All the while the illicit property entrepreneur had lived in a plush apartment in Cardiff Bay - and bought another six in the same waterfront area.

Cardiff Crown Court heard he used a false identity to obtain mortgages and had built up a hidden property portfolio worth close to £1million.

Ahmed was jailed after admitting 15 charges: four counts of money laundering, three of mortgage fraud and eight of benefit and council tax fraud.

Forensic investigation of his finances found he was 'actively profiting as a property landlord, and had pocketed substantial rental income from his portfolio.'

He he had three luxurious apartments in Murcia, Spain, and regularly transferred large amounts of money to banks in the country.

The financial investigation also uncovered the sale and purchase of properties, many within the Cardiff Bay area, sourced by false mortgage applications.

Chief Inspector Gary Phillips said Ahmed now faced losing his properties after 'amassing a considerable amount of wealth by illegal means. Our focus now shifts to taking away the wealth and assets he has amassed under Proceeds of Crime legislation'.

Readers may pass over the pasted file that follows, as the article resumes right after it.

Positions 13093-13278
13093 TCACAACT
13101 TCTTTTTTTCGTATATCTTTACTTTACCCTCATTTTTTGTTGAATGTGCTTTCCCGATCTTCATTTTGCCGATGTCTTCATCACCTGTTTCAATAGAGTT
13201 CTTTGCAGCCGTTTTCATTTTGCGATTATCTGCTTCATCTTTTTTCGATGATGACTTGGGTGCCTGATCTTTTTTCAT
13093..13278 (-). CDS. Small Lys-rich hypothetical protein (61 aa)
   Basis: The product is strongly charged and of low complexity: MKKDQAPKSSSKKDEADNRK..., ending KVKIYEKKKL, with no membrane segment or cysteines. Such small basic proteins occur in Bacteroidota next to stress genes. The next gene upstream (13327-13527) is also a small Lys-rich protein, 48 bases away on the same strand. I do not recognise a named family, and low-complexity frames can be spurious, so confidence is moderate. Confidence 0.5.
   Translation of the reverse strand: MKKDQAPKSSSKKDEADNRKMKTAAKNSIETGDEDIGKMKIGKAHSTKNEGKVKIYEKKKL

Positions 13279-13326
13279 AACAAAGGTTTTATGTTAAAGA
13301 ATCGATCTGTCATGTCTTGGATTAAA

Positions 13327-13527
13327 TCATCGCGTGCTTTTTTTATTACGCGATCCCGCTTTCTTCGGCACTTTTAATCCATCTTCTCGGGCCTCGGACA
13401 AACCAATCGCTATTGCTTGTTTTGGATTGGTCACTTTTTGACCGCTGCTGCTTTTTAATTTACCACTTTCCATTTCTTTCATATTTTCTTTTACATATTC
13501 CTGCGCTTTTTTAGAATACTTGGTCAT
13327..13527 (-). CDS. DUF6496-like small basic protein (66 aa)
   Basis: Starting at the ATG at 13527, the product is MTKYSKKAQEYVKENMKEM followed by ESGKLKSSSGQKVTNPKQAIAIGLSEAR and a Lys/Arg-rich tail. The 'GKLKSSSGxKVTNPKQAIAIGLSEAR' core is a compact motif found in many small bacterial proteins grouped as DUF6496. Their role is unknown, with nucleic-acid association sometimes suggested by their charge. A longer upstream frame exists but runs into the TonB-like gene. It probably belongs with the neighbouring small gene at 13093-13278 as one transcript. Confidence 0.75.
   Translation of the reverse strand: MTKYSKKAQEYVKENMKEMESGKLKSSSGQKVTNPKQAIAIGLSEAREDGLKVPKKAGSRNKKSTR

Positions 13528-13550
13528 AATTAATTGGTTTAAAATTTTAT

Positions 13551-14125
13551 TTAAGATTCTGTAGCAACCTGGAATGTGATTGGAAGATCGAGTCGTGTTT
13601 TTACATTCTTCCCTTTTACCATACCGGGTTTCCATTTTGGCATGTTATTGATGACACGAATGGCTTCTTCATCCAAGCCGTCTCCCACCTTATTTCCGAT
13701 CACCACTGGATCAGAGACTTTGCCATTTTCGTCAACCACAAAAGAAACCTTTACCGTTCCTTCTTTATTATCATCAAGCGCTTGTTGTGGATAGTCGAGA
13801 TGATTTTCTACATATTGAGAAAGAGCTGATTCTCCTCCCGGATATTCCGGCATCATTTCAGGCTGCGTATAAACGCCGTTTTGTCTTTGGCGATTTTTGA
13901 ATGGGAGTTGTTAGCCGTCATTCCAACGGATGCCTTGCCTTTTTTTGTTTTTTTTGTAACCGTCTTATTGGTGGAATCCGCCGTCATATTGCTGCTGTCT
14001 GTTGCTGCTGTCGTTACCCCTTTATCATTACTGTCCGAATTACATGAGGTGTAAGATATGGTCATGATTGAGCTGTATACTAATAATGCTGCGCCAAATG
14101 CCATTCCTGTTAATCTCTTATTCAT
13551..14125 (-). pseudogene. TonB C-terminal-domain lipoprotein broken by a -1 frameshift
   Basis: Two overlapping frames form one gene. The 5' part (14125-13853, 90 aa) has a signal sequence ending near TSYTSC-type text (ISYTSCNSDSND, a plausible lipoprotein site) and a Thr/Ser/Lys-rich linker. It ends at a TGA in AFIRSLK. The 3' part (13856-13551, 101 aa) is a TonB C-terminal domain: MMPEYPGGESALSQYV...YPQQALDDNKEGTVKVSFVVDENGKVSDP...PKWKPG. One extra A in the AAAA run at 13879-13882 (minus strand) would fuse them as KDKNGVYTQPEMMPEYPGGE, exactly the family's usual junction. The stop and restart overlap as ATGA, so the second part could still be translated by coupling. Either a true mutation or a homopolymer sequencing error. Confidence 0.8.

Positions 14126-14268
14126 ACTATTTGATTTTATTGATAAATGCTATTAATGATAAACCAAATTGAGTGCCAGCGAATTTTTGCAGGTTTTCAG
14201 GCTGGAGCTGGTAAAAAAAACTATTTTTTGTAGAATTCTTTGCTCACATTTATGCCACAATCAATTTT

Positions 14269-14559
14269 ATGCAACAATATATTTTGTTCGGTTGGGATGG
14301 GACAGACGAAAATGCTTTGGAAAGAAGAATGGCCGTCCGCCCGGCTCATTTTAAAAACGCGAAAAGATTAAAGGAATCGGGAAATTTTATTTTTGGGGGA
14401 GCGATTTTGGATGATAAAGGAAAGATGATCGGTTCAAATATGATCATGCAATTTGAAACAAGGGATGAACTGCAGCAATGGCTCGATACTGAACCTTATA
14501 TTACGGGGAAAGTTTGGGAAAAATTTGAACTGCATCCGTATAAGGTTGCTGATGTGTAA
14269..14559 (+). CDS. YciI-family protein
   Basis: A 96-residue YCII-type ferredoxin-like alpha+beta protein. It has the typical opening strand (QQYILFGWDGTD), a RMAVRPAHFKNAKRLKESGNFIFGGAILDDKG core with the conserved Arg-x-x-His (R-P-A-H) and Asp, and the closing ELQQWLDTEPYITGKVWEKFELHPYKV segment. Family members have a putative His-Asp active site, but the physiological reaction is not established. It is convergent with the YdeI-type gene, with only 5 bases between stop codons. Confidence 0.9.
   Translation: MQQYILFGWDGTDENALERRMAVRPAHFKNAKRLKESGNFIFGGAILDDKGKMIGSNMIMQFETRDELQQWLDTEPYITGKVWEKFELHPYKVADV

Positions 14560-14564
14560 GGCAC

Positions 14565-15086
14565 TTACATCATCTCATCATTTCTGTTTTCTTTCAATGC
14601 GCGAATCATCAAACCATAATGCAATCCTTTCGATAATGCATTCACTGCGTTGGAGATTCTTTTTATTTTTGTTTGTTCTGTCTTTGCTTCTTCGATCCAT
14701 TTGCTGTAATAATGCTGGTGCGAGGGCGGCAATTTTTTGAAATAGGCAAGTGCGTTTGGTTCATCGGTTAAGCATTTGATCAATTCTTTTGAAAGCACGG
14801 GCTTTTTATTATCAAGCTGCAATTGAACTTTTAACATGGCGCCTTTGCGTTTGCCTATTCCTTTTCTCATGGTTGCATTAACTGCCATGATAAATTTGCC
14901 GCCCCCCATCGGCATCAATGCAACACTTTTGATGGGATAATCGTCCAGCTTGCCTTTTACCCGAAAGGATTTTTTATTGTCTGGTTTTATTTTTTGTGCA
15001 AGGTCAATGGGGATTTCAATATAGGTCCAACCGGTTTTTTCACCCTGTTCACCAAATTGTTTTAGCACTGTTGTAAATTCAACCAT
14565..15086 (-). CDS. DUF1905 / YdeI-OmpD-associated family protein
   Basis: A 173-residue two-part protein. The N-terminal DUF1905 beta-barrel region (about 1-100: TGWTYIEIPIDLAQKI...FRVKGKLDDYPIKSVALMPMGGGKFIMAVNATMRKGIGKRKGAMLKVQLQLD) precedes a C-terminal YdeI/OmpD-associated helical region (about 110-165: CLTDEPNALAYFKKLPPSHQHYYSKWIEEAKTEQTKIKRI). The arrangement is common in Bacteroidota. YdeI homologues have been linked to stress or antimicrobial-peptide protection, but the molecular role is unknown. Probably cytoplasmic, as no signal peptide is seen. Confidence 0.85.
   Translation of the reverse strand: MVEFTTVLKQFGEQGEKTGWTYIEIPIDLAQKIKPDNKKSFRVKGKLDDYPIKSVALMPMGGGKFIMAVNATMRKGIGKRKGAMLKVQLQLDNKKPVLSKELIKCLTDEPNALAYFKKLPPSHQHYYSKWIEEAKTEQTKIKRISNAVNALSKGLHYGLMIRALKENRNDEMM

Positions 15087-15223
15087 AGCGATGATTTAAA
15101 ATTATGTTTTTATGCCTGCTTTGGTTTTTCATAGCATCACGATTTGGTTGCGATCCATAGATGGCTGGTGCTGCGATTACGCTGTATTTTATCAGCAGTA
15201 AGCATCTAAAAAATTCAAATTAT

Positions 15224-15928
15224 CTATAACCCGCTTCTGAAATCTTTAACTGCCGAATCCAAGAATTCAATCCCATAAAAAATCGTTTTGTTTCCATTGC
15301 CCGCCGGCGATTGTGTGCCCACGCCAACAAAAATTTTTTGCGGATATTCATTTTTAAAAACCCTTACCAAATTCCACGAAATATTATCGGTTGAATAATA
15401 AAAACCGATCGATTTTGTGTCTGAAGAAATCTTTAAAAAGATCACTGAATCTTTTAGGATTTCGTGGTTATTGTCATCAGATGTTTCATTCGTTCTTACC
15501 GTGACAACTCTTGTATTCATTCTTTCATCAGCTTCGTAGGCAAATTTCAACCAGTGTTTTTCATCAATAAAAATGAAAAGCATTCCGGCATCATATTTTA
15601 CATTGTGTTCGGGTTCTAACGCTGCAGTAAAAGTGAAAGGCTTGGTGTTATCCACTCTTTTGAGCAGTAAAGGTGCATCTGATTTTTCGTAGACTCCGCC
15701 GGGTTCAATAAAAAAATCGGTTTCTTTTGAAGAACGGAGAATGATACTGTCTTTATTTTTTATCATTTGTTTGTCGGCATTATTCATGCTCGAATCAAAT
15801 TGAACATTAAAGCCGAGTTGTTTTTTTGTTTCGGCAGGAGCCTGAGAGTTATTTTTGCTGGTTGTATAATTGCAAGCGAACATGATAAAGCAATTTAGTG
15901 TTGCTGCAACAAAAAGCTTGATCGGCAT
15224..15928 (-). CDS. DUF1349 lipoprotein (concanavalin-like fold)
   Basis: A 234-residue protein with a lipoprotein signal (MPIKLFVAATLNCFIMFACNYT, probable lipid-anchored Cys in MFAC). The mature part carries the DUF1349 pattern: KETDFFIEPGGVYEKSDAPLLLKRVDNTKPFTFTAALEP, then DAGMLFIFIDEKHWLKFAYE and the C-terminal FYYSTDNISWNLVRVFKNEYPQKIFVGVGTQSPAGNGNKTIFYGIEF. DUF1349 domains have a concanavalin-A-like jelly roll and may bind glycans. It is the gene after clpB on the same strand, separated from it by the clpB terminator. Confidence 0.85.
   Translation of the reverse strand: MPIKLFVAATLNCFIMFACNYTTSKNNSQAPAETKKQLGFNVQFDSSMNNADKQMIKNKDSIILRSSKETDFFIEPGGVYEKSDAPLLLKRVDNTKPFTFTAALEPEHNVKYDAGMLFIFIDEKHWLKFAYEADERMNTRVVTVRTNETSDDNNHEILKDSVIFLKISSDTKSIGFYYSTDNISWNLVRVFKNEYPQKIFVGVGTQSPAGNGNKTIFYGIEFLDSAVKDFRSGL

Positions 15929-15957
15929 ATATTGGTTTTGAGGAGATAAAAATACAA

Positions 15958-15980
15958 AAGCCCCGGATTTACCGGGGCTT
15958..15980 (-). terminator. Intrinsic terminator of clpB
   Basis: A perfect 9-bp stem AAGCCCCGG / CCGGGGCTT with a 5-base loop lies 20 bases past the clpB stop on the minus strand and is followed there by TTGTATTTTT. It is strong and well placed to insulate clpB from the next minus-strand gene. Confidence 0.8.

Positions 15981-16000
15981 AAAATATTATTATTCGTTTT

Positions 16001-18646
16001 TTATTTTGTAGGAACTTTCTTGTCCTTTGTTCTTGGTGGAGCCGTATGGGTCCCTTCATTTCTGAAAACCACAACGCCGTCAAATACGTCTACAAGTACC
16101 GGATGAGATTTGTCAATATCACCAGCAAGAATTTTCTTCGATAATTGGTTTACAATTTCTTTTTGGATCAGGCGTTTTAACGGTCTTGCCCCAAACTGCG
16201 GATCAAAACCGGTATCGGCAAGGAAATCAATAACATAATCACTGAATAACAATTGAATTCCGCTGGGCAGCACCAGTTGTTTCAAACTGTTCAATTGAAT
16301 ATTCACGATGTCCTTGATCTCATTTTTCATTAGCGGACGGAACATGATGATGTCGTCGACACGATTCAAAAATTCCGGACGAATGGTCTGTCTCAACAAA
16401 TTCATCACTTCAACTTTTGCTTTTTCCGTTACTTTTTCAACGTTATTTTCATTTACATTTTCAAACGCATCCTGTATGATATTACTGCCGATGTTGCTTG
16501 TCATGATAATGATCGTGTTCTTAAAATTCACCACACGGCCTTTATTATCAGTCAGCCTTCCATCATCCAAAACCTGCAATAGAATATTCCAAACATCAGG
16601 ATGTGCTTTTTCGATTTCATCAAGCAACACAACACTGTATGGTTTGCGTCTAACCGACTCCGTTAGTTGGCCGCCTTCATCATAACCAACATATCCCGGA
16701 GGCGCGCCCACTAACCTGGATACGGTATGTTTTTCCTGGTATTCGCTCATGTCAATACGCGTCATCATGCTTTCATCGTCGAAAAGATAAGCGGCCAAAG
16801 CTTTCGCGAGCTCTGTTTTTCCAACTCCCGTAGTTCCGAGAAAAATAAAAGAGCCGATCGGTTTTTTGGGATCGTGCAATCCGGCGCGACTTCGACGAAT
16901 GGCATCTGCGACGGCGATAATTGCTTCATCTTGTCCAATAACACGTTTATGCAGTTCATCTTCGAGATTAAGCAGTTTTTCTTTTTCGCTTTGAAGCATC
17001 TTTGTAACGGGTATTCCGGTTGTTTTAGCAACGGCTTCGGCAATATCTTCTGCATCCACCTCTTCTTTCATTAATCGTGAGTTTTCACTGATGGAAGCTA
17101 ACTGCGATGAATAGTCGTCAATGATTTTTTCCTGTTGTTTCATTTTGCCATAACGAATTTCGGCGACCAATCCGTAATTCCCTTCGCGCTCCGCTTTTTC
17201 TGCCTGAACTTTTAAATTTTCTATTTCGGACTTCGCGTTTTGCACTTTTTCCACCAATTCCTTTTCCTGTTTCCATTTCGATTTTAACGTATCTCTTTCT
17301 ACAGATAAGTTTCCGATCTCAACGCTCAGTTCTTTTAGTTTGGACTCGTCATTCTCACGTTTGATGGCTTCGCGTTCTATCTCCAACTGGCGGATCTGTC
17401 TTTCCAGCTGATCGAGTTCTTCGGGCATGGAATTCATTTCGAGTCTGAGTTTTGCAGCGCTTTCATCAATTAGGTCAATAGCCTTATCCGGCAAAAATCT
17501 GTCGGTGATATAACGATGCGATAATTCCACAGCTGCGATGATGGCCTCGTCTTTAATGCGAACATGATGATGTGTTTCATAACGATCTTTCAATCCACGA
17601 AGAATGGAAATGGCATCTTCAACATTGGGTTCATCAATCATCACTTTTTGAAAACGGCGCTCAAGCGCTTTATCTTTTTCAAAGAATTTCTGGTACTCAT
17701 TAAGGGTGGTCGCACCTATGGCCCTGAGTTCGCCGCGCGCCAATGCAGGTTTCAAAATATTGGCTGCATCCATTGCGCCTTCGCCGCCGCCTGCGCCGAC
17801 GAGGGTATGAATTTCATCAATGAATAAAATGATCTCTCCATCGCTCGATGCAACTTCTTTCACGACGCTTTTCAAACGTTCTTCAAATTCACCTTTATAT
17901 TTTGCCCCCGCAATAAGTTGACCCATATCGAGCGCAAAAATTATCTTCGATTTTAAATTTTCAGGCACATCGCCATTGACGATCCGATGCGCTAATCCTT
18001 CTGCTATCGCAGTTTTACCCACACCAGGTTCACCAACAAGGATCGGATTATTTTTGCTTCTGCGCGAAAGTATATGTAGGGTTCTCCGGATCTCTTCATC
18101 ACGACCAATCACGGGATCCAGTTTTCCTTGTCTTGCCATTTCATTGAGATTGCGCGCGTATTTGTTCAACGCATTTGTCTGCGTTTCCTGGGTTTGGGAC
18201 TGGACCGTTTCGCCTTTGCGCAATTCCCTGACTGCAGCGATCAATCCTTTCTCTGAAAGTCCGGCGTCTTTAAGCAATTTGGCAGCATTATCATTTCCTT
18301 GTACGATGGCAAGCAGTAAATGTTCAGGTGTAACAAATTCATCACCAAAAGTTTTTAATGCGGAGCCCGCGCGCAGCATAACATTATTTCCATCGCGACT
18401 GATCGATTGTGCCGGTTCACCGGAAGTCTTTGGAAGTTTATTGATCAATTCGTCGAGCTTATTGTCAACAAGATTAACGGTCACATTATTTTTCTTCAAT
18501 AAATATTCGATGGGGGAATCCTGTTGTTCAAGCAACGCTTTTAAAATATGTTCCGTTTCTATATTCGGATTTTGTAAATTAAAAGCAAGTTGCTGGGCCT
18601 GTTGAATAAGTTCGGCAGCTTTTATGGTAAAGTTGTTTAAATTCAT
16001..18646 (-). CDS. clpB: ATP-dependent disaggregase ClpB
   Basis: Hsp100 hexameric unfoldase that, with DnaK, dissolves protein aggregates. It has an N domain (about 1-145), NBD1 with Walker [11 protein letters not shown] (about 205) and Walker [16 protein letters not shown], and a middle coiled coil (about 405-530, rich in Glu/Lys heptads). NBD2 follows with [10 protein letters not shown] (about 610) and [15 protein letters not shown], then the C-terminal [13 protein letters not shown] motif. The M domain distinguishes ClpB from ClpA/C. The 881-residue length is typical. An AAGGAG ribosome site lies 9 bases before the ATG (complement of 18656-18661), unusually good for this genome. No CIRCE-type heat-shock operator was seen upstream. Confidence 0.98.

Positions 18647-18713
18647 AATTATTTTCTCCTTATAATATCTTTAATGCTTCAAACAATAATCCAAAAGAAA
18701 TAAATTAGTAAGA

More - mainly fatuous warnings that you'll always get caught.

£232k "was easy money" for benefit fraudster

A benefits cheat has been jailed for stealing two dead friends' identities in a 17-year 'campaign of deception' which netted him £232,000.

Paul Burnett, 45, set up alter egos as 'tenants' in a string of houses he had bought - then claimed incapacity, housing and council tax benefit, jobseekers' allowance and income support in their names.

His sophisticated swindle, which included posing as one friend who died in a 1988 motorcycle crash and another who drowned in 1996, was only discovered when one of his living victims returned from Australia.

By the time he was caught, Burnett was having to keep 16 diaries to organise his life as a 'full-time fraudster', Bradford Crown Court heard.